“Then he can get away from here. He can take himself back to America!” Hassim’s face twisted acutely when he shouted. He glared at me lopsidedly. “Do not meddle in things that are no concern of yours.” The man was getting really nasty now, and that wasn’t going to do me any good. Certainly didn’t put him in a mood to talk easily.
“Okay. If that’s the way you want it.” I had learned nothing and it was plain that I was not going to learn anything. Once again I decided that a tactical retreat would be best. I backed off towards the woods with the idea of retreating to the boat. But Hassim was not having that.
“The main gate is that way.” He pointed towards the far end of the chateau. I saw then that his tongue was almost lost behind ranks of gold fillings.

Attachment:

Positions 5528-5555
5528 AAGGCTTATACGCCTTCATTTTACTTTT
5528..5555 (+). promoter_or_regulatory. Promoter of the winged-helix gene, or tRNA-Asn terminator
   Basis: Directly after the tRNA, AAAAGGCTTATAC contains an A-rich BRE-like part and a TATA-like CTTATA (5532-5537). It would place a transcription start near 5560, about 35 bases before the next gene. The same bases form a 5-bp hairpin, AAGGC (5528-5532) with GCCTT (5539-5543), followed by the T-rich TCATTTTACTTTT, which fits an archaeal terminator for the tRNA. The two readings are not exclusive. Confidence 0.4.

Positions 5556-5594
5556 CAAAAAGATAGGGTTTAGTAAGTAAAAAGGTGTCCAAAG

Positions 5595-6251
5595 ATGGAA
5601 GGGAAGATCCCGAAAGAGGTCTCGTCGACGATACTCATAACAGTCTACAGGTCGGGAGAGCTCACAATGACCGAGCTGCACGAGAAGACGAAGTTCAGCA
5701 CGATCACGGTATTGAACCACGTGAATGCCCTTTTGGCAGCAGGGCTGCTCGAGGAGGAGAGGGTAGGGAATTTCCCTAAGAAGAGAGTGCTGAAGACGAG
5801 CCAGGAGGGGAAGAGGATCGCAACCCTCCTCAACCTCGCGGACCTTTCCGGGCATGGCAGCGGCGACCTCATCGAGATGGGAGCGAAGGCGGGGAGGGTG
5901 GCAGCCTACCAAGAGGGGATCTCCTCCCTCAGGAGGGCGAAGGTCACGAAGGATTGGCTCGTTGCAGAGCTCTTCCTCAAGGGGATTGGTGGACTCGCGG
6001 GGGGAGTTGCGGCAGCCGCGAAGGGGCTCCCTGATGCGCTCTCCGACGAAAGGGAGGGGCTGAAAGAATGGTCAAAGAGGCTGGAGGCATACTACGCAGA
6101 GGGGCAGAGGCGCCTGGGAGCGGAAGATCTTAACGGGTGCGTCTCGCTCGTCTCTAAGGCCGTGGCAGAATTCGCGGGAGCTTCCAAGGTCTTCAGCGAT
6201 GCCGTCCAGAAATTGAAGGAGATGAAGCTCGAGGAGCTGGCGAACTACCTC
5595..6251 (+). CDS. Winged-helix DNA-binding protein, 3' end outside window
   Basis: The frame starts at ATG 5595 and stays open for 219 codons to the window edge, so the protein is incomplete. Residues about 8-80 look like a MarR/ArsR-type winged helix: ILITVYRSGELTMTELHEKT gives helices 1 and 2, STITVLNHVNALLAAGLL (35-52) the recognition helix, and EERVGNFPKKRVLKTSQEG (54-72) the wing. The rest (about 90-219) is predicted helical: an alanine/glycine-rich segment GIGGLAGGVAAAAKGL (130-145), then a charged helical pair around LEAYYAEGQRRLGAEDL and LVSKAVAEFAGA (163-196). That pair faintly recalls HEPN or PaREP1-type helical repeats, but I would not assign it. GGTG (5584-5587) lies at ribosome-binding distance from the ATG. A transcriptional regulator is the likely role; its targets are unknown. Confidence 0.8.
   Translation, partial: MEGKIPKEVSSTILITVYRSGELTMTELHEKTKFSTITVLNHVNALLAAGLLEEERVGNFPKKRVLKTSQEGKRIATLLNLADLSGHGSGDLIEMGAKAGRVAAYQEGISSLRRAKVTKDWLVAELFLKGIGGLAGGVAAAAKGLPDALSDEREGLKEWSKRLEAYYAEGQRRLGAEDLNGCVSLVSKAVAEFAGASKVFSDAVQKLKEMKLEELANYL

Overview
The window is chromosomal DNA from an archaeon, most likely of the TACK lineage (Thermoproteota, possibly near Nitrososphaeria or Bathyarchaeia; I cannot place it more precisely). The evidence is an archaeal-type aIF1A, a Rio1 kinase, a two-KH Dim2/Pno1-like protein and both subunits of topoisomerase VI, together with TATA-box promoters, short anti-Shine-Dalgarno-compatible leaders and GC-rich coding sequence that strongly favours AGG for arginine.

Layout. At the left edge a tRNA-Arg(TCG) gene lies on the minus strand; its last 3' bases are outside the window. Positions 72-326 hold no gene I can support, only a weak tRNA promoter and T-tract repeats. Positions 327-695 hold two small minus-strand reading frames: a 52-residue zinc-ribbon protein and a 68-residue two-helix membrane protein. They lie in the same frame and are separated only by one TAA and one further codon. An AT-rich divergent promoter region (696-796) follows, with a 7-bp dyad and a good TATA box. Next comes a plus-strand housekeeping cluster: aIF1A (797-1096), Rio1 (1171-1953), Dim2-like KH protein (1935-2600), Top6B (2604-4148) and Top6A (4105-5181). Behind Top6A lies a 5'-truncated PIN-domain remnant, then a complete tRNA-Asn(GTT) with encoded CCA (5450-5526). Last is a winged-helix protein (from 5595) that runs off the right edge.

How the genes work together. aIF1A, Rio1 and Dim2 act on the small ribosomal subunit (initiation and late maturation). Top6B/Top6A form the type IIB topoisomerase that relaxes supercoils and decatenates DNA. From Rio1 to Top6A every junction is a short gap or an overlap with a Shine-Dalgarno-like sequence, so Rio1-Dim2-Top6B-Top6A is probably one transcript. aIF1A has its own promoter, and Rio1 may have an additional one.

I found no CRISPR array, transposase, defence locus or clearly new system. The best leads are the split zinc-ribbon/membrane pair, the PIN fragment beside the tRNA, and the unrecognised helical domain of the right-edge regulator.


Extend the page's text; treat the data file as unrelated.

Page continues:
“But, Mr Hassim, all my belongings are aboard the boat.”
“They will be returned to you. Get off my land now or… or I will bring the dogs back here and have them set upon you.”
“Okay, okay.” It was a persuasive argument. I changed direction.
“I will show him out, papa.” Colette came to the fore again and indicated for me to follow her. Reluctantly, I complied and we headed off towards the main gate. I glanced over my shoulder and saw Hassim senior snarling at me. Despite their different sizes, his face bore an expression that closely reflected the look of his son.
“He certainly isn’t too happy to see me,” I quipped as we passed round the corner of the mansion and out of Hassim’s hearing.
“You should have listened to me. I told you to keep away from him.”